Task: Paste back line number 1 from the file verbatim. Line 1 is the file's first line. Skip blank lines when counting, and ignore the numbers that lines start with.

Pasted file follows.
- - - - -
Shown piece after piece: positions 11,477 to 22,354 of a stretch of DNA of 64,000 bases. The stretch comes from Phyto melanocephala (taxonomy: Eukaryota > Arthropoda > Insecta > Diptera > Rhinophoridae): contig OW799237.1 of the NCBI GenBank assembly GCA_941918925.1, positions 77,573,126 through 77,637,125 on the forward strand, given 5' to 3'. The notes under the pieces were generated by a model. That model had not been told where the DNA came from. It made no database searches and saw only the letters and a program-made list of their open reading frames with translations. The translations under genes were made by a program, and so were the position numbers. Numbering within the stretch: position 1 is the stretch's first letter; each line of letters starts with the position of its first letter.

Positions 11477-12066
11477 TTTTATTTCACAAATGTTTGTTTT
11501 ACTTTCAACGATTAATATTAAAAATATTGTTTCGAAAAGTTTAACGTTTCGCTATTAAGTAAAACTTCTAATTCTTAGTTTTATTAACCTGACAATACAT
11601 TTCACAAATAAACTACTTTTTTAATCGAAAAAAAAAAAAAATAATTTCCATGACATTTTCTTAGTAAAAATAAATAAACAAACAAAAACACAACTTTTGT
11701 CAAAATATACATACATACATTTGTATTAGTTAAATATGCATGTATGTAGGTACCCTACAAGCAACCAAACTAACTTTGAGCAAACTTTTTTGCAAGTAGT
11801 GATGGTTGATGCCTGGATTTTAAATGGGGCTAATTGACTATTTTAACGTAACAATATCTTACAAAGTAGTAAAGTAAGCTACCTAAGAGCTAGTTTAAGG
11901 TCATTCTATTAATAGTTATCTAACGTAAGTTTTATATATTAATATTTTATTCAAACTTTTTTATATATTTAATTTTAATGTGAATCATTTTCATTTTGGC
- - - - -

Shown piece after piece: positions 11,477 to 22,354 of a stretch of DNA of 64,000 bases. The stretch comes from Phyto melanocephala (taxonomy: Eukaryota > Arthropoda > Insecta > Diptera > Rhinophoridae): contig OW799237.1 of the NCBI GenBank assembly GCA_941918925.1, positions 77,573,126 through 77,637,125 on the forward strand, given 5' to 3'. The notes under the pieces were generated by a model. That model had not been told where the DNA came from. It made no database searches and saw only the letters and a program-made list of their open reading frames with translations. The translations under genes were made by a program, and so were the position numbers. Numbering within the stretch: position 1 is the stretch's first letter; each line of letters starts with the position of its first letter.